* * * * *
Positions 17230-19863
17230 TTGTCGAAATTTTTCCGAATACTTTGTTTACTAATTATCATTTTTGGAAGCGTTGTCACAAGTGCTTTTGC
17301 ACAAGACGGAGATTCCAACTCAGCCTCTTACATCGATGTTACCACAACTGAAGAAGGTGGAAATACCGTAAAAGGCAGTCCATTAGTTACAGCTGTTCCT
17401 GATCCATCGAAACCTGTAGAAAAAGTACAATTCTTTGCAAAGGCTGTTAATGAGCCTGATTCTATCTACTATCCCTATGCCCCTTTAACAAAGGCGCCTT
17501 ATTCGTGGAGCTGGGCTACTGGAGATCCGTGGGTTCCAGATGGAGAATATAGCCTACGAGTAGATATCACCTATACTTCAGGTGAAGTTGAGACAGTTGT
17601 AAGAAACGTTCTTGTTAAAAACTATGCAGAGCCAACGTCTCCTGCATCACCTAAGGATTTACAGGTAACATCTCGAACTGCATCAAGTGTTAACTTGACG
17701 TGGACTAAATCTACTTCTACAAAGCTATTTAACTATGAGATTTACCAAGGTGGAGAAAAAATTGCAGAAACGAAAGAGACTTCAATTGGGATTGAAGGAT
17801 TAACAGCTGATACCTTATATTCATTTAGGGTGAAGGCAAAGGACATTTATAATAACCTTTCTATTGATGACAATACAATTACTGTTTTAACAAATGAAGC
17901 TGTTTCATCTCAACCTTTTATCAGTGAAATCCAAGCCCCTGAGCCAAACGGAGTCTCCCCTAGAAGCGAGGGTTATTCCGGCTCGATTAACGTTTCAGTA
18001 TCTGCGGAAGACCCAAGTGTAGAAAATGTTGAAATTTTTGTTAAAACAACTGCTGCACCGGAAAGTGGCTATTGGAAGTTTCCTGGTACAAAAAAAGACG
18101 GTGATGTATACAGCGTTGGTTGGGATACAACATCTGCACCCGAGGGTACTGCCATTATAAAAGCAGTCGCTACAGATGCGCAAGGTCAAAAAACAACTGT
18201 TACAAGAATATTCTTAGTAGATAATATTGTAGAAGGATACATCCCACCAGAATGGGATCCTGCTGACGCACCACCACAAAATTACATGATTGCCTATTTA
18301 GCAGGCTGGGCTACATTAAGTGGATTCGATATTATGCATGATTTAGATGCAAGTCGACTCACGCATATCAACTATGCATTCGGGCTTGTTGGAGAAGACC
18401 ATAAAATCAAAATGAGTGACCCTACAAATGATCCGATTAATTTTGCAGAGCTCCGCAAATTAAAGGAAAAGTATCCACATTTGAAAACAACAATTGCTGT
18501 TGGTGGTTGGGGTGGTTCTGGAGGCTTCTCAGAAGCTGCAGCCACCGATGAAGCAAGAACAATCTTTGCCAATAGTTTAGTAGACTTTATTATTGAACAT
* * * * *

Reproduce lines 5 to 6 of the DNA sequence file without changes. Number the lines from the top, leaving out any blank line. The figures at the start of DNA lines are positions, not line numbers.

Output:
17501 ATTCGTGGAGCTGGGCTACTGGAGATCCGTGGGTTCCAGATGGAGAATATAGCCTACGAGTAGATATCACCTATACTTCAGGTGAAGTTGAGACAGTTGT
17601 AAGAAACGTTCTTGTTAAAAACTATGCAGAGCCAACGTCTCCTGCATCACCTAAGGATTTACAGGTAACATCTCGAACTGCATCAAGTGTTAACTTGACG